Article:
The recent plunge of the Baltic Dry Index has by now been relatively well documented. Thing is, the Baltic Dry measures shipping rates for just one facet of the economy -- primarily dry bulk commodities demand from developing nations (mostly China) against global dry bulk ship supply.
What many have missed, however, has been the surging rates for container shipping, which primarily measure demand for products from developed nations (mostly the U.S. and Europe) against global container ship supply.
On this front, the data shows a continued rebound, which oddly began just around when markets renewed their bearishness vs. Europe and the U.S.:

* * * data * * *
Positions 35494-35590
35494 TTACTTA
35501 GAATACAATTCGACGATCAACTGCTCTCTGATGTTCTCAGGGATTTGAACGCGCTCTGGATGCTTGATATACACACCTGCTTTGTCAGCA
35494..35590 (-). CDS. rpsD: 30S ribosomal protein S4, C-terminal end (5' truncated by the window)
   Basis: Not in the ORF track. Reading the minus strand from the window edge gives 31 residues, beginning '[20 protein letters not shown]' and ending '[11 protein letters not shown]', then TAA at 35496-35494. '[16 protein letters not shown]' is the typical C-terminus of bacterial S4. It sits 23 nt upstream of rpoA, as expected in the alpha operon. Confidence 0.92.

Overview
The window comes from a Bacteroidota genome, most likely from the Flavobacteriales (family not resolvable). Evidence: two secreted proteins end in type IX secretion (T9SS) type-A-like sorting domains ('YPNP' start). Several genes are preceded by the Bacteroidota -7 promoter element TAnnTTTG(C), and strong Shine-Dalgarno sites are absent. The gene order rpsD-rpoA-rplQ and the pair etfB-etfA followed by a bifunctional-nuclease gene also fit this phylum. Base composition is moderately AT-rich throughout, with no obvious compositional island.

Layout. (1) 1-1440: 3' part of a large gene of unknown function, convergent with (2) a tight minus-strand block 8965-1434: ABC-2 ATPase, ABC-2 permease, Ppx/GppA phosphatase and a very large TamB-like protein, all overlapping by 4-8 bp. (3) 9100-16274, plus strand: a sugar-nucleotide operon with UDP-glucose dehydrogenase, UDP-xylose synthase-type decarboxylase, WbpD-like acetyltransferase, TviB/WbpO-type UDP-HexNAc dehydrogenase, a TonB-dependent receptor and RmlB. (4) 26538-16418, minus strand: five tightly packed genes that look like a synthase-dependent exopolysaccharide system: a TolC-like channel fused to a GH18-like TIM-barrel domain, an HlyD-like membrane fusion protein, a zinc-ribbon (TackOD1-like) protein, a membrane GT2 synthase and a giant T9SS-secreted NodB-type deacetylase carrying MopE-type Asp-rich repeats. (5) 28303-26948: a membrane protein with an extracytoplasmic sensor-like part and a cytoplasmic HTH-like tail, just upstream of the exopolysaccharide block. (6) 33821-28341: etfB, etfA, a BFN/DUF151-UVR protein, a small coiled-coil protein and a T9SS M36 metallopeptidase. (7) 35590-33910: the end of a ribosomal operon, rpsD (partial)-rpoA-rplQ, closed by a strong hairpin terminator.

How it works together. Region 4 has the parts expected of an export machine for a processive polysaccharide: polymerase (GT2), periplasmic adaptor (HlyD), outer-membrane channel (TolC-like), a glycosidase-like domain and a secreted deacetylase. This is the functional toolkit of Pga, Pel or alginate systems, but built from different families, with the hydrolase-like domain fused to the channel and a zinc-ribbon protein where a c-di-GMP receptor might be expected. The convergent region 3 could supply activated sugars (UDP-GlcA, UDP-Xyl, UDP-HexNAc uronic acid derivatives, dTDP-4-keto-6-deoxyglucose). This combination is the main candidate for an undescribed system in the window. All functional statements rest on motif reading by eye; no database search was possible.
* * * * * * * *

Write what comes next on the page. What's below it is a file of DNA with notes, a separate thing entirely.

Just a near-term lagging blip about to collapse? Market participants don't think so:
Braemer Shipping Services, July 5th:
Lines are prepared to pay a slight premium at this stage to secure suitable tonnage longer term and therewith hedging themselves against potentially further rising rates... In general, it is apparent that the confidence in the market is returning, highlighted by ever more new faces appearing on the scene looking at capitalising on the opportunities available.
Note that the above index doesn't apply to bulk shipping companies such as DryShips (NASDAQ:DRYS) or Diana (NYSE:DSX), but rather to container shipping companies such as Neptune Orient (NOL SP) in Singapore or Seaspan (SSW, though Seaspan will have long-term contracts).
Disclosure: No positions